Through a partnership with Geostellar and Together Solar announced yesterday, the PNBC will create community solar programs designed to lower electricity costs, clean the air and create jobs in the cities and towns they serve.
While many churches have installed solar on their own roofs to save energy for the congregations, this new partnership expands solar’s role beyond the four walls of the congregations themselves.
Geostellar will tailor solar equipment, installation and financing plans for each community solar plant, while Together Solar will do the actual installations in PNBC communities.
The partnership will offer community solar in 14 states and the District of Columbia, and there are no restrictions on the type of facility than can host the arrays — residential and commercial solar installations are available nationwide.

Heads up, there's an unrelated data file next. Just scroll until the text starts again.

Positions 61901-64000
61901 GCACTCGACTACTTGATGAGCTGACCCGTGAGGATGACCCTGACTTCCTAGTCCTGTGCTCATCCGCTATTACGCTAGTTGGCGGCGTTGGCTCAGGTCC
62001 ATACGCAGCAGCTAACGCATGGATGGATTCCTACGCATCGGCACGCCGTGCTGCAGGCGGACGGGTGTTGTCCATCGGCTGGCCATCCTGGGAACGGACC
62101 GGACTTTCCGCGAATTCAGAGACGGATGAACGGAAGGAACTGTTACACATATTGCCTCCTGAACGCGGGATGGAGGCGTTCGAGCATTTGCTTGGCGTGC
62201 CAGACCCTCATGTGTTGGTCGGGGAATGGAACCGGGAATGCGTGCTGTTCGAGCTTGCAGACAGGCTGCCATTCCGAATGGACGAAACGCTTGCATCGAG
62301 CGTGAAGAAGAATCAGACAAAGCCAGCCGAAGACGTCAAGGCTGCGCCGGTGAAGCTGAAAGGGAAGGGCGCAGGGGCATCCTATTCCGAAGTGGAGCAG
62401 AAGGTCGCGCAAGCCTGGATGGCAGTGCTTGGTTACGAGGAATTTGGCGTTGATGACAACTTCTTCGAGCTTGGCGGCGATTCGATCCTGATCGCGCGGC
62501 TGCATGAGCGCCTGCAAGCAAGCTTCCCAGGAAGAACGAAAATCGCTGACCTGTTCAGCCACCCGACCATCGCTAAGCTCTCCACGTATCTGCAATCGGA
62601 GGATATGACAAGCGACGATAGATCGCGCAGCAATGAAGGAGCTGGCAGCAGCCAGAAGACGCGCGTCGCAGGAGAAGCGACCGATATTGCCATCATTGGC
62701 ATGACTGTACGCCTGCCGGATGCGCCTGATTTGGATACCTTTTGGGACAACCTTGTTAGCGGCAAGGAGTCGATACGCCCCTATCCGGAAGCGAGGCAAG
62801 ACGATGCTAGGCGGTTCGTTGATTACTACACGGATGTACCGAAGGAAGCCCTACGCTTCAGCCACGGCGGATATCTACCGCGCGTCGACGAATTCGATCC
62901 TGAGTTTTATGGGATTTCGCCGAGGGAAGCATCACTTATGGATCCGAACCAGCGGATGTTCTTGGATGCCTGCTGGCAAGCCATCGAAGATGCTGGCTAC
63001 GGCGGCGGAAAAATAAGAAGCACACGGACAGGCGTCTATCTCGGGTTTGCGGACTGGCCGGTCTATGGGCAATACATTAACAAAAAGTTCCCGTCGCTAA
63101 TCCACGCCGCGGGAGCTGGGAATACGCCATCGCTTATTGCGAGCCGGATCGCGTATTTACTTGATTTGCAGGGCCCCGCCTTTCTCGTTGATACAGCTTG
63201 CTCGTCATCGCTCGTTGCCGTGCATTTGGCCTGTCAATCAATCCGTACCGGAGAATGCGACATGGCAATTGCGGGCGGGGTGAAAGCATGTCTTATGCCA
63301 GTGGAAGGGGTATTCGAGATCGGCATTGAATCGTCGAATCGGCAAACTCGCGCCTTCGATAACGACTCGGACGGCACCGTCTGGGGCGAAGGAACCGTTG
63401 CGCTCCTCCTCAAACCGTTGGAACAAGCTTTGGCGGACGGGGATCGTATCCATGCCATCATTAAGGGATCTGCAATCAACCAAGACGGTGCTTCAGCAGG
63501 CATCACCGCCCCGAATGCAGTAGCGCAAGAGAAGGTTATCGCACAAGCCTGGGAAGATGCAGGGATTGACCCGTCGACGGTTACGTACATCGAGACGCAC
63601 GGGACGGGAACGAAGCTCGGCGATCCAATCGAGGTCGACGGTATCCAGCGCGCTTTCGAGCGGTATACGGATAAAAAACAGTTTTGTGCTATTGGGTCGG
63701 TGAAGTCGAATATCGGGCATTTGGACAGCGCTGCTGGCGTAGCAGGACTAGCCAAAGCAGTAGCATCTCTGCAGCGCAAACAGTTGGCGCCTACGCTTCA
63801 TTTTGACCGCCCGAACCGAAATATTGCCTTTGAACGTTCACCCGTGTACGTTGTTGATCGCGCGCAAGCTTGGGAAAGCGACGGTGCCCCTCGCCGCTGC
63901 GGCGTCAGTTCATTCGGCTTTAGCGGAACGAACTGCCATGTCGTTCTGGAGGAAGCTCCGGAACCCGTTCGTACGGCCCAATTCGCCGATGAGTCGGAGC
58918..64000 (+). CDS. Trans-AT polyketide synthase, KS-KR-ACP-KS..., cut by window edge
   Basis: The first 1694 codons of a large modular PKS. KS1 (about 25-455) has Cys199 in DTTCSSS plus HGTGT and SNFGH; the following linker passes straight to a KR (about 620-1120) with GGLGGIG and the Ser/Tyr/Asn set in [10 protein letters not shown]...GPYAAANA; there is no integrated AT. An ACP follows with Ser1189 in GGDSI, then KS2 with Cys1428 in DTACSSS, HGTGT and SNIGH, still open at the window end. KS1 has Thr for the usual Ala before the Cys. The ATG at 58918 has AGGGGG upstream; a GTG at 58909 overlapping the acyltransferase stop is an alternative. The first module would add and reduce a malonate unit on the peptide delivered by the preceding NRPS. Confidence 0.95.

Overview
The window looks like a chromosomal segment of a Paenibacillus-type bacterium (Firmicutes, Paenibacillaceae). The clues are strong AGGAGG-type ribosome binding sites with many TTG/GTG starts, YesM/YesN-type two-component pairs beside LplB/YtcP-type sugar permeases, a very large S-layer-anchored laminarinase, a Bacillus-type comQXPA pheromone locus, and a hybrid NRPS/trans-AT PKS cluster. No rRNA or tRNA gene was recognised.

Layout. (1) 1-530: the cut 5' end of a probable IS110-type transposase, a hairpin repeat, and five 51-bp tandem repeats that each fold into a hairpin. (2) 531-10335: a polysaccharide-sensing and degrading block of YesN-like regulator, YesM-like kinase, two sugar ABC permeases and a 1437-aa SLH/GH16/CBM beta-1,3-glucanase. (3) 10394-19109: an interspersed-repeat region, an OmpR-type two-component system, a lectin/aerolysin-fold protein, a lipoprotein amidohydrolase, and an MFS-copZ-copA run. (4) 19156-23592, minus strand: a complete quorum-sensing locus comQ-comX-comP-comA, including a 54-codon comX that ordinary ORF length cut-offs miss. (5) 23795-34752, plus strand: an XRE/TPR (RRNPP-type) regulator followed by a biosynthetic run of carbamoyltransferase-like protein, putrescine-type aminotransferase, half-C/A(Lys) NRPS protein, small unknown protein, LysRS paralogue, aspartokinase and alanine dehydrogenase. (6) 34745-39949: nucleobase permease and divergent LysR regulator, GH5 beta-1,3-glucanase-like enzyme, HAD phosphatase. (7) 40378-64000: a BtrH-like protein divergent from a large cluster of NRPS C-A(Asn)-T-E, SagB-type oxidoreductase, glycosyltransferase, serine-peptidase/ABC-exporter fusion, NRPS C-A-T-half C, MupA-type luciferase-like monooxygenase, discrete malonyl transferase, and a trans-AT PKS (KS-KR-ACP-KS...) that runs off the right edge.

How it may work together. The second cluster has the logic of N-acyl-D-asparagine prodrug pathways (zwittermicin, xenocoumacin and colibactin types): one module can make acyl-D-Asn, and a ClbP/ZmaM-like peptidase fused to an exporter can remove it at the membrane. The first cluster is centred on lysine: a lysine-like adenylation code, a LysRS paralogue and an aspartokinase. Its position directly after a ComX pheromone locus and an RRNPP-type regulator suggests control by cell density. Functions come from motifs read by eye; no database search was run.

Community solar is an ever-increasing segment of the solar industry, despite its relatively small marketshare. The Solar Energy Industries Association (SEIA) says most of the community-solar development is concentrated in four states — California, Colorado, Massachusetts and Minnesota. It expects community-solar plants’ capacity to increase to 1.8 GW this year.
Community solar’s popularity stems from its promise to expand solar beyond traditional solar customers. With programs like the the partnership between these three groups, residents no longer have to own a home or business to get the benefits of solar.
Instead, they can purchase electricity from solar arrays owned by the whole community. The host properties receive new revenue streams, and the financial investment improves infrastructure and sparks job growth in areas often desperate for well-paying jobs.
“We are excited to partner with PNBC and member congregations to provide clean, affordable solar energy to underserved communities everywhere,” said David Levine, CEO of Geostellar. “With community solar, churches, schools and local businesses can play a key role in the transition to solar energy, bringing unparalleled opportunity for economic expansion and resilience in the face of climate change.”